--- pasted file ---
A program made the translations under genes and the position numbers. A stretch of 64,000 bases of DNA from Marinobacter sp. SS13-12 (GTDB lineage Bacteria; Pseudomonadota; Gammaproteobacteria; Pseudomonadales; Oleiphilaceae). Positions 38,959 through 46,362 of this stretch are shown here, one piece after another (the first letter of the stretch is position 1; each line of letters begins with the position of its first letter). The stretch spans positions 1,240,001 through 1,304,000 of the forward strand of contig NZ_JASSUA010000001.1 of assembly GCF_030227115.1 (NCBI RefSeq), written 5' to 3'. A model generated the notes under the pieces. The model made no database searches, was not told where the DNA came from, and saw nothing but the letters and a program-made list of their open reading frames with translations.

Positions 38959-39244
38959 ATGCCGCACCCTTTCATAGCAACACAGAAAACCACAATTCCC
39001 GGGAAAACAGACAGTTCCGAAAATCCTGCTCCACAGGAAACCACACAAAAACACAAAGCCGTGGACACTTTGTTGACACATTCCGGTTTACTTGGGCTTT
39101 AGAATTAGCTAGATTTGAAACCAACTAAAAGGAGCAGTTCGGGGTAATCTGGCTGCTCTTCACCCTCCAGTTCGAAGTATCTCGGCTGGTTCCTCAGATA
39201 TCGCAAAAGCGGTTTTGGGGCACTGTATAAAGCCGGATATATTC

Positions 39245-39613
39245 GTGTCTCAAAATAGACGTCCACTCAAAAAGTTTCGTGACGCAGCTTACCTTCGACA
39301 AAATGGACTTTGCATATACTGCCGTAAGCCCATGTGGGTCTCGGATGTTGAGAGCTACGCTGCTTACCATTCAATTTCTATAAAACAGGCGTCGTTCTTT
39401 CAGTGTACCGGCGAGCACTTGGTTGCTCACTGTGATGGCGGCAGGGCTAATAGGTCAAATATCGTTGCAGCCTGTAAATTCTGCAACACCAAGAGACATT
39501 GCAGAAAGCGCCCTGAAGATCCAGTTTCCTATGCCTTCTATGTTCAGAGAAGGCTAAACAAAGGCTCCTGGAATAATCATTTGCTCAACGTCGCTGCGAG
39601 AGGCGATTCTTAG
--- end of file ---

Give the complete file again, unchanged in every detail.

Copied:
A program made the translations under genes and the position numbers. A stretch of 64,000 bases of DNA from Marinobacter sp. SS13-12 (GTDB lineage Bacteria; Pseudomonadota; Gammaproteobacteria; Pseudomonadales; Oleiphilaceae). Positions 38,959 through 46,362 of this stretch are shown here, one piece after another (the first letter of the stretch is position 1; each line of letters begins with the position of its first letter). The stretch spans positions 1,240,001 through 1,304,000 of the forward strand of contig NZ_JASSUA010000001.1 of assembly GCF_030227115.1 (NCBI RefSeq), written 5' to 3'. A model generated the notes under the pieces. The model made no database searches, was not told where the DNA came from, and saw nothing but the letters and a program-made list of their open reading frames with translations.

Positions 38959-39244
38959 ATGCCGCACCCTTTCATAGCAACACAGAAAACCACAATTCCC
39001 GGGAAAACAGACAGTTCCGAAAATCCTGCTCCACAGGAAACCACACAAAAACACAAAGCCGTGGACACTTTGTTGACACATTCCGGTTTACTTGGGCTTT
39101 AGAATTAGCTAGATTTGAAACCAACTAAAAGGAGCAGTTCGGGGTAATCTGGCTGCTCTTCACCCTCCAGTTCGAAGTATCTCGGCTGGTTCCTCAGATA
39201 TCGCAAAAGCGGTTTTGGGGCACTGTATAAAGCCGGATATATTC

Positions 39245-39613
39245 GTGTCTCAAAATAGACGTCCACTCAAAAAGTTTCGTGACGCAGCTTACCTTCGACA
39301 AAATGGACTTTGCATATACTGCCGTAAGCCCATGTGGGTCTCGGATGTTGAGAGCTACGCTGCTTACCATTCAATTTCTATAAAACAGGCGTCGTTCTTT
39401 CAGTGTACCGGCGAGCACTTGGTTGCTCACTGTGATGGCGGCAGGGCTAATAGGTCAAATATCGTTGCAGCCTGTAAATTCTGCAACACCAAGAGACATT
39501 GCAGAAAGCGCCCTGAAGATCCAGTTTCCTATGCCTTCTATGTTCAGAGAAGGCTAAACAAAGGCTCCTGGAATAATCATTTGCTCAACGTCGCTGCGAG
39601 AGGCGATTCTTAG